Bush, like Reagan before him, sounded a confident optimism, using that buoyancy to contrast himself with Al Gore.
So tonight, we vow to our nation we will seize this moment of American promise. We will use these good times for great goals ... They had their chance. They have not led. We will.
Romney -- like the Tea Party -- spoke from the sunset side of the mountain. Reagan and Bush's optimism is not there, much less in Chris Christie's startling opening speech of his putative 2016 race for the Republican nominate.
Time and time again the Bush who stood in Philadelphia sounds more like Barack Obama than the Republican Party that presented itself in Tampa. Even on taxes, Bush argued only that people should be paying "no more than 30%." Romney is proud to have gotten his bill down to 13%!
Bush responded to horrific slaughters at schools by promising to protect children "by finally and strictly enforcing our nation's gun laws." Romney ignored them. Bush closed, in the most memorable portion of his acceptance, laying down as his core challenge a "compassionate conservatism" that would reach out and bring into the American dream disenfranchised, bitter, even criminal young men and women -- people who simply did not exist in Tampa except as warnings against the perils of too much love.
Indeed, Bush's challenge to Gore, "He now leads -- he now leads the party of Franklin Delano Roosevelt , but the only thing he has to offer is fear itself," could be fired back at Romney -- just substitute Reagan for Roosevelt. This indeed may be where Mitt Romney the moderate comfortably meets the Tea Party radicals -- Romney's present character as a man who stands for nothing was forged by his fear of the principled leadership which denied his father the presidency. Fear also drives the Tea Party -- fear of change and an American future different than the past. Those two fears joined in Florida last week.
So in many ways, the Tampa convention was a counterpoint not to Obama and the Democrats, but to the George Bush who campaigned in 2000. The Republican Party is suffering from an auto-immune disorder against its own past. Bush, of course, governed very differently -- Dick Cheney saw to that. And the gradual but now complete takeover of the GOP by an economic past based on fossil fuels began shortly after Bush's election, with his abandonment of his campaign pledge to "heal the planet" by cleaning up green-house pollutants. (Indeed, the "war on coal," which noisily decried in Tampa, is, substantively, nothing more than Obama's delivery of Bush's 2000 campaign pledge to clean up old, dirty power plants.)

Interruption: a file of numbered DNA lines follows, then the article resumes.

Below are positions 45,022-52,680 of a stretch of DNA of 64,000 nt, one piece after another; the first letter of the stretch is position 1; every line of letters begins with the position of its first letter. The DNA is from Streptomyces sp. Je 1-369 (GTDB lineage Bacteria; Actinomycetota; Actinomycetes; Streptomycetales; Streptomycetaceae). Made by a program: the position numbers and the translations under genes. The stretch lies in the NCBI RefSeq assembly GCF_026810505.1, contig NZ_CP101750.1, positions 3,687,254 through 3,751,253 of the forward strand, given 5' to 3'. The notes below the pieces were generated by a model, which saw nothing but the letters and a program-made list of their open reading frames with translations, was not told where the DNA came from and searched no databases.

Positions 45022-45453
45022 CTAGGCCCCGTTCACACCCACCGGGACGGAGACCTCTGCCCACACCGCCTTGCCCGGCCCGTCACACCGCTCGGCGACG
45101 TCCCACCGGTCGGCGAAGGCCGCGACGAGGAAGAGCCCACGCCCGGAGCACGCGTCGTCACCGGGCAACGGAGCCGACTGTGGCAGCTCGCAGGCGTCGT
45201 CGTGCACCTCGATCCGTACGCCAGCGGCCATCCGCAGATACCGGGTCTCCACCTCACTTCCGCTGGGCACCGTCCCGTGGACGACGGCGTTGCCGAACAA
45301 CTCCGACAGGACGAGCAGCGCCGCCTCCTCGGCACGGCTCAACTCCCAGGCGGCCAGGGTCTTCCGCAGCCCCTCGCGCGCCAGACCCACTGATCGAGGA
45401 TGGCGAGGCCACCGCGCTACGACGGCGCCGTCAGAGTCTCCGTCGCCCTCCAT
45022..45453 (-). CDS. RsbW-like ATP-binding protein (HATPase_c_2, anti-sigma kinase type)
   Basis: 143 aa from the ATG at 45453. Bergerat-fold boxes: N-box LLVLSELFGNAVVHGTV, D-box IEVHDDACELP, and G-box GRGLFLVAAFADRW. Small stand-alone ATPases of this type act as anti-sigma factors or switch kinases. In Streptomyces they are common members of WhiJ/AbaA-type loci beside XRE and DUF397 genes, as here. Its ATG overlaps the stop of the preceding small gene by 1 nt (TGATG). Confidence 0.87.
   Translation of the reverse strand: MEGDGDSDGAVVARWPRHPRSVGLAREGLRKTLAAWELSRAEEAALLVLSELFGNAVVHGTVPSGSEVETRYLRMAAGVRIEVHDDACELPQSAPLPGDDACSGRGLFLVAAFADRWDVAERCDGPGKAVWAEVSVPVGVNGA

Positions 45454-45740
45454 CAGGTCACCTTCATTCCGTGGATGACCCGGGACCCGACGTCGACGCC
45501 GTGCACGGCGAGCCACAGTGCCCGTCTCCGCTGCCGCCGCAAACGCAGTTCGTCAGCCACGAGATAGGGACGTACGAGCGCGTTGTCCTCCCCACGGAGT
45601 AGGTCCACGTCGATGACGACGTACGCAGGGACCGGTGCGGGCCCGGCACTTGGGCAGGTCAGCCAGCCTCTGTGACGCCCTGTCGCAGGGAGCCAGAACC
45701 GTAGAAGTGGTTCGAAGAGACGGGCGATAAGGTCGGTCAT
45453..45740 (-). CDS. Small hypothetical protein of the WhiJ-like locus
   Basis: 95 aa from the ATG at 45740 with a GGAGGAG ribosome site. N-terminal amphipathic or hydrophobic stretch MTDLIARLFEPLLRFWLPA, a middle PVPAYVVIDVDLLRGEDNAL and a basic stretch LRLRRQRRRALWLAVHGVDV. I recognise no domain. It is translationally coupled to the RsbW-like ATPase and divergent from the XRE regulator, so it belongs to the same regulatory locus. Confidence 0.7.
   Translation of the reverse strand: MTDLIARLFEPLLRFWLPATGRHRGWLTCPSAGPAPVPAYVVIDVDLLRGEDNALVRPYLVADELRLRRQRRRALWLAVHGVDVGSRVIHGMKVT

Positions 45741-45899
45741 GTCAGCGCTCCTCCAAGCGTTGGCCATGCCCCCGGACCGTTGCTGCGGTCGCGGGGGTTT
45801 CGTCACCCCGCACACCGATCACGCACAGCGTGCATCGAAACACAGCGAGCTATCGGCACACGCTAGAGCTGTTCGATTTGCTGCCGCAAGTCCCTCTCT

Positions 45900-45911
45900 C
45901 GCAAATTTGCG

Combine the economic power Koch Industries and other coal and oil producers obtain by feeding the insatiable appetite for dollars of Karl Rove's campaign machinery with the crabbed fearfulness of this Republican Party, and suddenly Romney's mocking line about "healing the planet" makes sense. Taking care of the future is a collective endeavor, not an individual one. It is a national mission, not a parochial one. If you are afraid of such a challenge, one defense is to make fun of it -- particularly if someone pays you handsomely to do so.
It has always been a truism about presidential elections that the party and candidate of optimism win's. It is another truism that in bad economic time the incumbent loses. In many ways, 2012 will test which of those two principals trumps. The early readings are hopeful. Gallup reports that Romney's speech bombed, getting by far the worst public reactions of any acceptance speech since they began asking the question -- only 38% said it was "good or excellent", with an unprecedented 10% saying it was "terrible", twice as high as ever before. (Bush's 2000 speech got a 51% positive rating, with a record low 1% saying it was terrible.)
But either way the fact that one of America's two major political parties has lost faith in the national dream and our collective future, embracing a narrow and purely individual struggle for economic advancement in a brutal world, looms as a damaging fault-line through the nation, and a serious threat to its future.
A veteran leader in the environmental movement, Carl Pope is the former executive director and chairman of the Sierra Club. Mr. Pope is co-author -- along with Paul Rauber -- of Strategic Ignorance: Why the Bush Administration Is Recklessly Destroying a Century of Environmental Progress, which the New York Review of Books called "a splendidly fierce book."